Does a four-week intensive scoliosis-specific exercise programme improve quality of life and decrease patient-reported pain in subjects with idiopathic scoliosis and is this improvement maintained at short-term follow-up?
© Maude et al; licensee BioMed Central Ltd. 2010
Published: 10 September 2010
Introduction (research question)
The studies in this presentation investigate whether a four-week intensive scoliosis-specific exercise programme results in an improvement in patient reported pain and an increase in quality of life for subjects with idiopathic scoliosis and if so, are these improvements maintained at short-term follow-up?
Material and methods
These studies used a quantitative and qualitative methodology; all patients had idiopathic scoliosis and were treated with a four-week intensive course of scoliosis-specific physiotherapy (the ScolioGold method). A sample of 35 patients (mean age 28.89 years) and 96 patients (mean age 30.51 years) were included in the pain and quality of life studies, respectively. Patients were asked to rate their level of pain and quality of life on the first day of treatment, at the end of the four-week course and at their subsequent check-up appointments. Patient-reported pain was assessed using a ten point, vertical, visual analogue scale and patient-reported quality of life was assessed using a modified version (replacing ‘surgery’ with ‘treatment’) of the SRS-30 questionnaire.
The mean pain score before treatment was 4.77, at the end of the four-week course it had reduced to 2.49 and at 6 months follow-up it was 2.06. The mean total SRS-30 score before treatment was 3.44, at the end of the four-week course it had increased to 3.75, at 6 months follow-up it was 3.81 and after 12 months it was 3.73.
There was a statistically significant reduction (Friedman’s ANOVA p = <0.001) in patient-reported pain between pre and post treatment. At 6 month’s follow-up this reduction had been maintained and patient-reported pain levels actually continued to decrease. Improvements in quality of life between pre and post treatment were also found to be statistically significant (paired t-test p = <0.001). This was reflected in all subscales, with the exception of function. This improvement is maintained with no statistically significant deterioration in a period of up to 12 months after the initial four week treatment course. Again, this was reflected in all subscales, including function.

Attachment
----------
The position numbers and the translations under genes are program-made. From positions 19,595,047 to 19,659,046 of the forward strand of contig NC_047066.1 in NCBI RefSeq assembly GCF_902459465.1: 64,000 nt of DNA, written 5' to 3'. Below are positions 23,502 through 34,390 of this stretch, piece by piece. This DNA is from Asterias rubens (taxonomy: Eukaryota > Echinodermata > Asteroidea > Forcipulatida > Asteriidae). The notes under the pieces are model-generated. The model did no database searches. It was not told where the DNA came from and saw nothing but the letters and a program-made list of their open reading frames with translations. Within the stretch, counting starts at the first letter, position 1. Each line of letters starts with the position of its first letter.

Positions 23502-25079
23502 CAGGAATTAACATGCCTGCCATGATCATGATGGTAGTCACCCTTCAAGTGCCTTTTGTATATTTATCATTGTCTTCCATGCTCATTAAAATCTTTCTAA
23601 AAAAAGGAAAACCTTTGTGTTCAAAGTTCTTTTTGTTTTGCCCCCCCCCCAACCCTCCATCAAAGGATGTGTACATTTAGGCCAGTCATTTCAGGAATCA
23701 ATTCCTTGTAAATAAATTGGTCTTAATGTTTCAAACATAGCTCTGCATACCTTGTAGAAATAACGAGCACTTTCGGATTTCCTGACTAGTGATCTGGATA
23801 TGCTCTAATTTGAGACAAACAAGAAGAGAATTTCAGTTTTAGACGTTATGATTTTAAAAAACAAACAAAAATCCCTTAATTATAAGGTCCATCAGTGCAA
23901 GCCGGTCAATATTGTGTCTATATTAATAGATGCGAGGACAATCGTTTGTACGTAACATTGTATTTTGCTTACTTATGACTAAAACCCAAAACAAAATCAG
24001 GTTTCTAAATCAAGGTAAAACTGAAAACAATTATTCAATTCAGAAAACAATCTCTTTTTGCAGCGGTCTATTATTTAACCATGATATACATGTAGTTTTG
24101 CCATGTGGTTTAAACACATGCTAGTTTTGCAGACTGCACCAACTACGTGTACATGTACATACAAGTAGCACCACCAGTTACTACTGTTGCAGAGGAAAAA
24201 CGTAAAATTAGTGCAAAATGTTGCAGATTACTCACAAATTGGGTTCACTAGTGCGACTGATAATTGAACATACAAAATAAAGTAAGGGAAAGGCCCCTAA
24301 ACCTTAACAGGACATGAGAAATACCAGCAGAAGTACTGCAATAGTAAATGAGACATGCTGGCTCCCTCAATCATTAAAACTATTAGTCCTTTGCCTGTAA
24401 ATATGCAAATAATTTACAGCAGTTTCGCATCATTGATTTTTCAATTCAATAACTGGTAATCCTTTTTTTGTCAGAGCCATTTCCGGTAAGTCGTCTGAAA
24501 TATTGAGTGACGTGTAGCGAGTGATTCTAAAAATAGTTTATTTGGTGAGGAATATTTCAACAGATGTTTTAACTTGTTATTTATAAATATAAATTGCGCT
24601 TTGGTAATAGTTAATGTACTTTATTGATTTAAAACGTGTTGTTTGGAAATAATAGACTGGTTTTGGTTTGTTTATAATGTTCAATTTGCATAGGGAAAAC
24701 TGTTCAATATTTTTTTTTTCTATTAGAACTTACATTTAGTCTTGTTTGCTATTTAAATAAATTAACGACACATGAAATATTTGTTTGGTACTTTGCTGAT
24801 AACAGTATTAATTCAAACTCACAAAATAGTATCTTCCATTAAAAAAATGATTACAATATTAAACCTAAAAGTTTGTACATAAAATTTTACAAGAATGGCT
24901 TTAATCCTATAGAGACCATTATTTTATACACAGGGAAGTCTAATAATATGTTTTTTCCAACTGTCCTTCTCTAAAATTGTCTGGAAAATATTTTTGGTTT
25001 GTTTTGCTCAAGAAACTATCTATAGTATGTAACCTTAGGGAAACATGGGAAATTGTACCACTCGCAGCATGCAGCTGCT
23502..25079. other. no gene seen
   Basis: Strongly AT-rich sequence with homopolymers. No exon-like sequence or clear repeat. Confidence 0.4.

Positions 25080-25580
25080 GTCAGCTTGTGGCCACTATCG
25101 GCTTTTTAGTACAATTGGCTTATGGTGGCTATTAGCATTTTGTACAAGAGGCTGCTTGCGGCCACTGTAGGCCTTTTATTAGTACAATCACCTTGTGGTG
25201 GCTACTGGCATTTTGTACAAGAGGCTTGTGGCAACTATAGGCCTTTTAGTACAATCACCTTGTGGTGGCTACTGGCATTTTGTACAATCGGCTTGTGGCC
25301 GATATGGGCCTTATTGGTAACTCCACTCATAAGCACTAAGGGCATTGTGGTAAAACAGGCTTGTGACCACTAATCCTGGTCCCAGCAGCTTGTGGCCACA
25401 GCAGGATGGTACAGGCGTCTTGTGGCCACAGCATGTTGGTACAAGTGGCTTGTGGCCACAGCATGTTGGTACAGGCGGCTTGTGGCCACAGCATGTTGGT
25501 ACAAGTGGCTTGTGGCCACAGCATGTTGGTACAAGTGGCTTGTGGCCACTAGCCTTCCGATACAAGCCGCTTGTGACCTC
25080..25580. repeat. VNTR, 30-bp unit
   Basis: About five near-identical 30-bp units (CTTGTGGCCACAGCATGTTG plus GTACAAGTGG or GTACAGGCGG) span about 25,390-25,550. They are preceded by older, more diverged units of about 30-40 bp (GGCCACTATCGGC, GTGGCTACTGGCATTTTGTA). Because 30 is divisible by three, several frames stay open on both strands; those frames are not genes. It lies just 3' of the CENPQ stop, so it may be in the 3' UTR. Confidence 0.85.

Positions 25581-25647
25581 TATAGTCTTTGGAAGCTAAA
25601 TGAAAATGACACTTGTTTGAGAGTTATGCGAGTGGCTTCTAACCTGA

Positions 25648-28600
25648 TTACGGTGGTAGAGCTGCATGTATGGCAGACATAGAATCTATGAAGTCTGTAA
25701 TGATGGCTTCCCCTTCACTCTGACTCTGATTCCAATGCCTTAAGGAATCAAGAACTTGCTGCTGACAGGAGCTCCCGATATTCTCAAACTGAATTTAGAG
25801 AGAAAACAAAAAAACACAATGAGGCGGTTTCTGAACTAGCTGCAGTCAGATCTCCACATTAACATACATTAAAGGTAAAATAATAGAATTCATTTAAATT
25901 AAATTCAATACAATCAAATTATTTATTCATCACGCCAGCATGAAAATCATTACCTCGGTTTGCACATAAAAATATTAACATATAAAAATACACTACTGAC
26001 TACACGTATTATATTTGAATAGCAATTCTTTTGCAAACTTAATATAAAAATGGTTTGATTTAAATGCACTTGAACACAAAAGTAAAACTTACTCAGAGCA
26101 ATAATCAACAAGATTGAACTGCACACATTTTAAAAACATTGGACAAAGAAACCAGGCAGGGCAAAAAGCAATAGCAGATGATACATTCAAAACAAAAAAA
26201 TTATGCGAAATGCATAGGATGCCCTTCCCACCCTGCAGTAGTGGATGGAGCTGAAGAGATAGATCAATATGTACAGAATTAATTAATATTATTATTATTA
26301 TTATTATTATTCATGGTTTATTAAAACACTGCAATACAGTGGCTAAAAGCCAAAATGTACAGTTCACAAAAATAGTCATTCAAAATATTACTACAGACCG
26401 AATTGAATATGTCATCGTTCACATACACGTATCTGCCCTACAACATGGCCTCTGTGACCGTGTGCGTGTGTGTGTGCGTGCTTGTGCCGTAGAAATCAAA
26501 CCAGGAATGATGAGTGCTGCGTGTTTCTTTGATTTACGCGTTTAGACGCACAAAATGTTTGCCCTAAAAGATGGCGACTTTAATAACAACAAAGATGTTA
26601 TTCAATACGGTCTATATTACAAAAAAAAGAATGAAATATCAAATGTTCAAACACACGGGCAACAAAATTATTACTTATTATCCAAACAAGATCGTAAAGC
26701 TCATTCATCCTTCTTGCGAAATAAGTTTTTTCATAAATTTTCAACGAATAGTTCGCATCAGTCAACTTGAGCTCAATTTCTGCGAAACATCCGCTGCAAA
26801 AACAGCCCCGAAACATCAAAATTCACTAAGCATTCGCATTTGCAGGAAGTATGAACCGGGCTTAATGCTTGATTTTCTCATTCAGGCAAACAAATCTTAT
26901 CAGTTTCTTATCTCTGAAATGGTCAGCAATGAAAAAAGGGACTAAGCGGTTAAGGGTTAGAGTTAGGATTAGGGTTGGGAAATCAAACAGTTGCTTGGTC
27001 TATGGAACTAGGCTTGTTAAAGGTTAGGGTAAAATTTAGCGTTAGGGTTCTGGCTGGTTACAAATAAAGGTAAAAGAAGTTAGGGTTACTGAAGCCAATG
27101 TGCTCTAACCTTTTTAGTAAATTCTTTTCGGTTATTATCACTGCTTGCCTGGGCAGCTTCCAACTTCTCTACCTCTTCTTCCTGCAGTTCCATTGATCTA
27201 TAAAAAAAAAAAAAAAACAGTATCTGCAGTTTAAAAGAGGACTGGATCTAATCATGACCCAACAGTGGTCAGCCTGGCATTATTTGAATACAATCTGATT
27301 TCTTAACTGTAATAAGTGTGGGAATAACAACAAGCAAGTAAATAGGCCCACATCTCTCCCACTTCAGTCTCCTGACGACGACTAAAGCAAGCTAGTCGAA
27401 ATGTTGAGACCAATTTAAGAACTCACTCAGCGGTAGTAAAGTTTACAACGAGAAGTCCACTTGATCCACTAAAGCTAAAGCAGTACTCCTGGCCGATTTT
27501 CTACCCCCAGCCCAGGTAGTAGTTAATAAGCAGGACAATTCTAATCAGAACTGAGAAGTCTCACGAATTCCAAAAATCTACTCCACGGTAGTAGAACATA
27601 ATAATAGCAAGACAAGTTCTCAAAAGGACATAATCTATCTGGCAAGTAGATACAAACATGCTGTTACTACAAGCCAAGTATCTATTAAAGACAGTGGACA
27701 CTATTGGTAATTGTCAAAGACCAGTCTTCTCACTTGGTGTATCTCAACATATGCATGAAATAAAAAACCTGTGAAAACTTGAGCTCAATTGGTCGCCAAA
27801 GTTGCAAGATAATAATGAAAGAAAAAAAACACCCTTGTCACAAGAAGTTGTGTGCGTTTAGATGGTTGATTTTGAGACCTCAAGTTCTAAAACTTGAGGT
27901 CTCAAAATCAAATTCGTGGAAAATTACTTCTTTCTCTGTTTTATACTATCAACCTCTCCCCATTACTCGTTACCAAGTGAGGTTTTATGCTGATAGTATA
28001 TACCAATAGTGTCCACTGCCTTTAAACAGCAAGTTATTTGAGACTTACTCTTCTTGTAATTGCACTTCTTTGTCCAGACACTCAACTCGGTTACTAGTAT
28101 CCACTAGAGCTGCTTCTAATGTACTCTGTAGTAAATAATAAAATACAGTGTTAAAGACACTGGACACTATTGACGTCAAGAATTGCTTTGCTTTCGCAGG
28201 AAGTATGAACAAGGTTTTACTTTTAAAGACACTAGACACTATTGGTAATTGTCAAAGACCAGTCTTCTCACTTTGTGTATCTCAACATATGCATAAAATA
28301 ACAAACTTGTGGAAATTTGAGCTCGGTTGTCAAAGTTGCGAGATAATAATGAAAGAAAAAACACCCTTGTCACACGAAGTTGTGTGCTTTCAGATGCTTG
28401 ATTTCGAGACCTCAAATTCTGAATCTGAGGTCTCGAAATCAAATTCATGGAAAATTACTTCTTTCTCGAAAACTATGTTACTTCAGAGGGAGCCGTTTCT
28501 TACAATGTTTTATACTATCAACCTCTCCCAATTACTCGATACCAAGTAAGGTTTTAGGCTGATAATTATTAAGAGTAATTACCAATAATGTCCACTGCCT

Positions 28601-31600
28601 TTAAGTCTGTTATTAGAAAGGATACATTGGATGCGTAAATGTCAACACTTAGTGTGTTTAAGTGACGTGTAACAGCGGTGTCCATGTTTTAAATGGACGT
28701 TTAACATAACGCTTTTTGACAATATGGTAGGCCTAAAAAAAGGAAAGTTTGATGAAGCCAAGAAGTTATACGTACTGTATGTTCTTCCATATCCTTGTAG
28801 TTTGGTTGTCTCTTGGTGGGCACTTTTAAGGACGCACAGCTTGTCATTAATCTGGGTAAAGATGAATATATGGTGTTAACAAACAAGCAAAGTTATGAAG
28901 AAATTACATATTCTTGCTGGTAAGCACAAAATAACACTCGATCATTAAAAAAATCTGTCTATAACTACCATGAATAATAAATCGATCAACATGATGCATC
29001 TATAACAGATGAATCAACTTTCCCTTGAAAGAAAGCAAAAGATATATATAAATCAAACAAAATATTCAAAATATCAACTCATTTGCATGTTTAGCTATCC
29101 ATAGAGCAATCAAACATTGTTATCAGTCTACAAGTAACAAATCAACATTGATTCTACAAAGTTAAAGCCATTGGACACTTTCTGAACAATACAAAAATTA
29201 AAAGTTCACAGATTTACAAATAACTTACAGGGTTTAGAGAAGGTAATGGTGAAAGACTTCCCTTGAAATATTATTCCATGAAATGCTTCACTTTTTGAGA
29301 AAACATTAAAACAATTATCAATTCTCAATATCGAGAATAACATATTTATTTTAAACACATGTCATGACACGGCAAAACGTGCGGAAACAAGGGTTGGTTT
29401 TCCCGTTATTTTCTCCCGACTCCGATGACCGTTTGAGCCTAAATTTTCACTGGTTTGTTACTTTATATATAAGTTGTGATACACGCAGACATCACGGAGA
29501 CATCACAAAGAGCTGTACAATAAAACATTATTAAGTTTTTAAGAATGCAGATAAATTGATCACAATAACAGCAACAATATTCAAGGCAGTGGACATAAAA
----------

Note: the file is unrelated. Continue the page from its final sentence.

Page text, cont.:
Short-term results substantiate the use of intensive exercise methods, such as ScolioGold, in the treatment of patients with idiopathic scoliosis who suffer pain and/or those who have a reduced quality of life and add to the growing body of evidence for scoliosis-specific physiotherapy. However, future research is required to establish the effects of intensive exercise on scoliosis-related pain and patient’s quality of life in the mid- to long term.
This article is published under license to BioMed Central Ltd.